“My husband sometimes gets angry when I attend the women’s group meetings, because they can last a long time, but once I arrive home with a bag of food or something else, all is forgotten,” said Khobobo Gurleyo, another entrepreneurship program member.

Business partnerships

BOMA mentor Naimirdik said the women are also trained in conflict management to strengthen their business partnerships.

Ideally, each group includes women of different ages so as to benefit from the experience of older members and to make the program sustainable as it passes to subsequent generations, she said.

In addition, the women receive information about family planning and the importance of having small families, as well as child and maternal health and hygiene, she added.

The BOMA Project has reported positive results in the communities where it works in Marsabit County and Samburu East, with about 15,700 women enrolled in its program since 2008.

Data collected during a 2016 exit survey of participants found that after two years, 99 percent of BOMA businesses were still open.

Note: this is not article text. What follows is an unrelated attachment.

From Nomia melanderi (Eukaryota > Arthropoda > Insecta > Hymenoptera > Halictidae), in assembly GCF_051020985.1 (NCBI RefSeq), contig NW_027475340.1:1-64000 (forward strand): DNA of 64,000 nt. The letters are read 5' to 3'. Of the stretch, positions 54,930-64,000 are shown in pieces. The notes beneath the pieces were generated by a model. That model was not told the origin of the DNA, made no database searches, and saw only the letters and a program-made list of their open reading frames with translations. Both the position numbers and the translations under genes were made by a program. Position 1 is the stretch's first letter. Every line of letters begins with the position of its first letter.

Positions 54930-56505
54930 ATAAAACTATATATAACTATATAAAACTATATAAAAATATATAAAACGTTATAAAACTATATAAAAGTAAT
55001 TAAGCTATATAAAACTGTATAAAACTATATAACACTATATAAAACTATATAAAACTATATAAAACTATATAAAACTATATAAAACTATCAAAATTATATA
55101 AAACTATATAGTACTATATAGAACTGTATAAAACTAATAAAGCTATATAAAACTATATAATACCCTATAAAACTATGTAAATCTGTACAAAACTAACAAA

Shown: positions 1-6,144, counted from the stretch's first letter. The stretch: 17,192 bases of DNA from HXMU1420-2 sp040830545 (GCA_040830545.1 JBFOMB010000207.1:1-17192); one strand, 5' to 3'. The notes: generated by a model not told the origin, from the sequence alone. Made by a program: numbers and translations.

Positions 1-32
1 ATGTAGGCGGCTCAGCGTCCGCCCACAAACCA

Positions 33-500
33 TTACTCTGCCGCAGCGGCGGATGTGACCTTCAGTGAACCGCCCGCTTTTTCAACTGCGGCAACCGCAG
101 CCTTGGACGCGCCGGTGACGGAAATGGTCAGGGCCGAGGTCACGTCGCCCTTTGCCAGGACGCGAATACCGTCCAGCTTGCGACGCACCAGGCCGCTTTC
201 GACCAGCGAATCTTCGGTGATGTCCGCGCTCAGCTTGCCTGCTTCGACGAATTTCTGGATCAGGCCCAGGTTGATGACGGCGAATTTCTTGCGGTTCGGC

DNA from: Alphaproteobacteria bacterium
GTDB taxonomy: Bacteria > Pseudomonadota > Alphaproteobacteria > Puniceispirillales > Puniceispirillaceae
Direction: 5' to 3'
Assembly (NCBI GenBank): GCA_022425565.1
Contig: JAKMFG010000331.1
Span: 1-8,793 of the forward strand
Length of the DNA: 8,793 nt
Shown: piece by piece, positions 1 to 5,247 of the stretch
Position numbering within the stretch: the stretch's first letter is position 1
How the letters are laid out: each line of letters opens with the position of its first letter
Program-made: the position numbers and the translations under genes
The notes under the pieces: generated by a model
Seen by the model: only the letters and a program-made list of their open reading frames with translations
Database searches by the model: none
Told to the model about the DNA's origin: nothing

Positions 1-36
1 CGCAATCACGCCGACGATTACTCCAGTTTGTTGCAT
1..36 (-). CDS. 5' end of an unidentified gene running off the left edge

Members experienced a 147 percent increase in their income, and a 1,400 percent increase in their savings, alongside a 63 percent drop in children going to bed hungry.

The BOMA Project plans to expand its program across East Africa’s drylands by partnering with governments and other development agencies.

In Kenya, it is undertaking a pilot program with the government involving 1,600 women in Samburu, in addition to its existing work.

The project aims to reach 1 million women and children by 2022, said CEO Colson.


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Turkey Business Lobby Calls for End to Emergency Rule

Turkey’s main business lobby on Thursday called on the government to end the state of emergency as parliament extended it for a sixth time since it was imposed after an attempted coup in 2016.

Emergency rule allows President Tayyip Erdogan and the government to bypass parliament in passing new laws and allows them to suspend rights and freedoms. More than 50,000 people have been arrested since its introduction and 150,000 have been sacked or suspended from their jobs.